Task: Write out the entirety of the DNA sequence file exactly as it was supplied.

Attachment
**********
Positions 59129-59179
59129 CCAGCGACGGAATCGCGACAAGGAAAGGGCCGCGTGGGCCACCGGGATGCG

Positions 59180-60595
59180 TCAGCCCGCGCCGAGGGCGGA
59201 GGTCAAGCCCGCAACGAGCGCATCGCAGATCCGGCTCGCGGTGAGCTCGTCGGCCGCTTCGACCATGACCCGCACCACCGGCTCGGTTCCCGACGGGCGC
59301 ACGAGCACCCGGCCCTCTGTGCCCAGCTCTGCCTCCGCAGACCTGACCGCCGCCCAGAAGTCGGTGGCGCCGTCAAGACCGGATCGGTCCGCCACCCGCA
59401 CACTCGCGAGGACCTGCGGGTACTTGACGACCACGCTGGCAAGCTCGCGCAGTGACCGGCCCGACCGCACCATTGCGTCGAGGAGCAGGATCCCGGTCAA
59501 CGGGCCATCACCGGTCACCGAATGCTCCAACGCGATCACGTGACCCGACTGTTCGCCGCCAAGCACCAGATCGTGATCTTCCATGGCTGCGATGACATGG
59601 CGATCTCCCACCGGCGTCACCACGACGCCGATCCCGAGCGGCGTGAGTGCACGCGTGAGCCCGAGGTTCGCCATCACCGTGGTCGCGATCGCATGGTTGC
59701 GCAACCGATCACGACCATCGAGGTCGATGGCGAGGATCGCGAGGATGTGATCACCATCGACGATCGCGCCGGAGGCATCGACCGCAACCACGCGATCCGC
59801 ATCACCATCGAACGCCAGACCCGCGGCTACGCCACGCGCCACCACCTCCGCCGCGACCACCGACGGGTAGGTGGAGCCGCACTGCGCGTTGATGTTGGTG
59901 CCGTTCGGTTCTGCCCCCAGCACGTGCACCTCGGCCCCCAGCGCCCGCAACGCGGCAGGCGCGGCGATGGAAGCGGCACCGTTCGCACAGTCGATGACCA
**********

Positions 59129-59179
59129 CCAGCGACGGAATCGCGACAAGGAAAGGGCCGCGTGGGCCACCGGGATGCG

Positions 59180-60595
59180 TCAGCCCGCGCCGAGGGCGGA
59201 GGTCAAGCCCGCAACGAGCGCATCGCAGATCCGGCTCGCGGTGAGCTCGTCGGCCGCTTCGACCATGACCCGCACCACCGGCTCGGTTCCCGACGGGCGC
59301 ACGAGCACCCGGCCCTCTGTGCCCAGCTCTGCCTCCGCAGACCTGACCGCCGCCCAGAAGTCGGTGGCGCCGTCAAGACCGGATCGGTCCGCCACCCGCA
59401 CACTCGCGAGGACCTGCGGGTACTTGACGACCACGCTGGCAAGCTCGCGCAGTGACCGGCCCGACCGCACCATTGCGTCGAGGAGCAGGATCCCGGTCAA
59501 CGGGCCATCACCGGTCACCGAATGCTCCAACGCGATCACGTGACCCGACTGTTCGCCGCCAAGCACCAGATCGTGATCTTCCATGGCTGCGATGACATGG
59601 CGATCTCCCACCGGCGTCACCACGACGCCGATCCCGAGCGGCGTGAGTGCACGCGTGAGCCCGAGGTTCGCCATCACCGTGGTCGCGATCGCATGGTTGC
59701 GCAACCGATCACGACCATCGAGGTCGATGGCGAGGATCGCGAGGATGTGATCACCATCGACGATCGCGCCGGAGGCATCGACCGCAACCACGCGATCCGC
59801 ATCACCATCGAACGCCAGACCCGCGGCTACGCCACGCGCCACCACCTCCGCCGCGACCACCGACGGGTAGGTGGAGCCGCACTGCGCGTTGATGTTGGTG
59901 CCGTTCGGTTCTGCCCCCAGCACGTGCACCTCGGCCCCCAGCGCCCGCAACGCGGCAGGCGCGGCGATGGAAGCGGCACCGTTCGCACAGTCGATGACCA